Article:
The four-tuner Roamio OTA, which can record up to four off-air programs at a time, also has built-in Wi-Fi for connecting to your network. It comes with a 500GB hard drive, but you can add more storage via its eSATA slot. Like other TiVos, it comes with a remote control that uses RF rather than IR, so line-of-sight usage with the DVR isn't required.

One of TiVo's strengths has always been its easy-to-use program TV guide. The graphically rich menus are easy to navigate and respond quickly, and TiVo is clearly the leader when it comes to ease of recording and the number of options offered. For example, the OnePass feature—which replaces Season's Pass—lets you track and save every episode of a show you want to watch and organizes the programs into customizable playlists that make finding shows a lot easier. 

In addition to over-the-air broadcast channels, you can stream movies and TV shows from services such as Amazon, Hulu Plus, and Netflix directly from apps on the Roamio OTA. TiVo also has integrated search capability, which looks for shows whether they're broadcast over the air, offered by one of the included streaming services, or tucked away in the DVR's recordings menu. The results show up on a single screen.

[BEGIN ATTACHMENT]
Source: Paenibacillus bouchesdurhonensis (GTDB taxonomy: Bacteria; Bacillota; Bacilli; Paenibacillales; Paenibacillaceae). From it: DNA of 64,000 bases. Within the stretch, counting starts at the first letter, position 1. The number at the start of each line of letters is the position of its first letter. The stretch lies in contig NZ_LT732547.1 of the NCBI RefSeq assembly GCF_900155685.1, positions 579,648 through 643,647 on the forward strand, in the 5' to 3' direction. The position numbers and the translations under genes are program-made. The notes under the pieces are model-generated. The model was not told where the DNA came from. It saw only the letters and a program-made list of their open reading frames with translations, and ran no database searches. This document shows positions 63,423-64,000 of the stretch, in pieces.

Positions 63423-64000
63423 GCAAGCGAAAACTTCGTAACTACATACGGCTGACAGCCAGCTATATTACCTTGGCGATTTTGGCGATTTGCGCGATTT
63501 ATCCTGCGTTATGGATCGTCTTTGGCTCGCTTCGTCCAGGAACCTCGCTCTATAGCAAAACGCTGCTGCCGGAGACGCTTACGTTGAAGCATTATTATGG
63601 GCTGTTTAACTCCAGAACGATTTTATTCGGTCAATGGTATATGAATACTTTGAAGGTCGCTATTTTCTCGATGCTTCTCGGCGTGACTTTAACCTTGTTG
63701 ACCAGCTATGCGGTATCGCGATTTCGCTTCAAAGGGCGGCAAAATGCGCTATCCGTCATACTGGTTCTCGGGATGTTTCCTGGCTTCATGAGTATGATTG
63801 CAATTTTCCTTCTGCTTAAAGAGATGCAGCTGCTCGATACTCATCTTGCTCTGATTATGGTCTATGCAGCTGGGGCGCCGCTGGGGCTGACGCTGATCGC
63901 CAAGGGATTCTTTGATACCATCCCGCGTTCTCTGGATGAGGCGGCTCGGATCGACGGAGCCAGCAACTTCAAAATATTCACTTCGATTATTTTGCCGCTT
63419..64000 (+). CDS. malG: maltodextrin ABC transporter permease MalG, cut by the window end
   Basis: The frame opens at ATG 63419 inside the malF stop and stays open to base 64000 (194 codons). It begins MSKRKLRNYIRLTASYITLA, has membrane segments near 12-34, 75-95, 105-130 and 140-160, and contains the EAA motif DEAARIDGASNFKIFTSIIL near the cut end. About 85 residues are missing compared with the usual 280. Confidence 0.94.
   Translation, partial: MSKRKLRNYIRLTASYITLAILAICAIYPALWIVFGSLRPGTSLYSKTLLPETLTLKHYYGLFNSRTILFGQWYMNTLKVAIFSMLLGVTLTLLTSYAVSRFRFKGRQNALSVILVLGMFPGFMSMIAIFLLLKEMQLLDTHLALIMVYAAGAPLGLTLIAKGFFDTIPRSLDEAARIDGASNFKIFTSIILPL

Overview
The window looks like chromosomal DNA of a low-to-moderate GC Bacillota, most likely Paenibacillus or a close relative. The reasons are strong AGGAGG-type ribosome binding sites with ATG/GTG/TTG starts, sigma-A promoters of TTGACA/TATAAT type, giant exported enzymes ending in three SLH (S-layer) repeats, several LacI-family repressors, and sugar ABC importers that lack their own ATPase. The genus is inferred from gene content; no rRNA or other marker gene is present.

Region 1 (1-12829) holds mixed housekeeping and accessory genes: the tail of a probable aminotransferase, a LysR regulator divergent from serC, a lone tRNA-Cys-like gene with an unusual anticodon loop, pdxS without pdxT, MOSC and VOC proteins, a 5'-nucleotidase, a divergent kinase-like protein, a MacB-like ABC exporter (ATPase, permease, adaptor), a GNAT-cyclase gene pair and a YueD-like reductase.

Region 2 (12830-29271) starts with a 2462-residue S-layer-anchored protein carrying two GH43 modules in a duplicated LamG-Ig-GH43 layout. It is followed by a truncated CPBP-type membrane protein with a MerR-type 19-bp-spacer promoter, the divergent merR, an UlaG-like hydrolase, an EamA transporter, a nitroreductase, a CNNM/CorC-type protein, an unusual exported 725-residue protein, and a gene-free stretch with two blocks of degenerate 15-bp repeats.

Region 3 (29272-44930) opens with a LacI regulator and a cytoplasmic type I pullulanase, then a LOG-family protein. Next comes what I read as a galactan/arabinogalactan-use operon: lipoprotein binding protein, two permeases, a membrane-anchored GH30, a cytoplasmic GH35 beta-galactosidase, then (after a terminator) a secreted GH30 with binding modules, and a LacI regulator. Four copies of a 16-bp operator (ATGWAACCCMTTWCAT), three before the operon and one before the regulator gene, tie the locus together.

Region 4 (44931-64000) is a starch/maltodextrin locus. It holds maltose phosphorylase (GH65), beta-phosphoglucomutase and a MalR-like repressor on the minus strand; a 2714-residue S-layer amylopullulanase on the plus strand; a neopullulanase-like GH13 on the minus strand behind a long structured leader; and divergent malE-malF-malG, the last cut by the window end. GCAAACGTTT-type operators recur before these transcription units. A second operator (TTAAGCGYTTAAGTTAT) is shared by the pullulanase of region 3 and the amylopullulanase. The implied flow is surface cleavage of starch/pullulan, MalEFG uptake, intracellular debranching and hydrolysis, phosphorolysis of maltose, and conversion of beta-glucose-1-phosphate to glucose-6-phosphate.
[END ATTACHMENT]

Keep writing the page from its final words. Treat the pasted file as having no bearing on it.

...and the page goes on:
Despite its low initial cost, the Roamio OTA requires a $15-per-month subscription fee. On top of that, you can use the Roamio OTA with only one TV. To connect to another set, you'll need a $150 TiVo Mini, which has no additional service fee. And the Roamio OTA doesn't let you stream your shows to mobile devices unless you buy a Tivo Stream, which costs $130.

In addition, the TiVo Roamio was slow to set up, due to the channel searches, a firmware update, and the required restarts. At one point, the Roamio OTA got locked in an infinite setup loop, and we had to disconnect the power source and restart the whole process. Despite the lengthy initialization, we found setting up the DVR to be a straightforward, step-by-step process using the onscreen guide, and the provided remote control is intuitive, with a decent number of transport controls, such as the one-button commercial skip feature.

Just as we completed our testing of the Roamio OTA, TiVo announced the new TiVo Bolt. While the Bolt, which starts at $300, will replace some Roamio models, the OTA will remain in the company's lineup.

Bottom Line

Your best option depends on what type of viewer you are. All the models we tested offered excellent picture quality, so you can take that out of the equation.

If you want a simple DVR to record off-air broadcasts, the ChannelMaster DVR+ is probably the least expensive option. Fees and add-ons make the full-featured TiVo the most expensive choice. The Tablo is unique in that it requires a streaming media player or laptop to display content on your TV.

If you've already replaced your pay-TV DVR, let us know what device you're using, and how it's working out. And keep checking back for our first looks on some of the newest streaming media players, including the updated Amazon Fire TV, Apple TV, Google Chromecast, and Roku 4.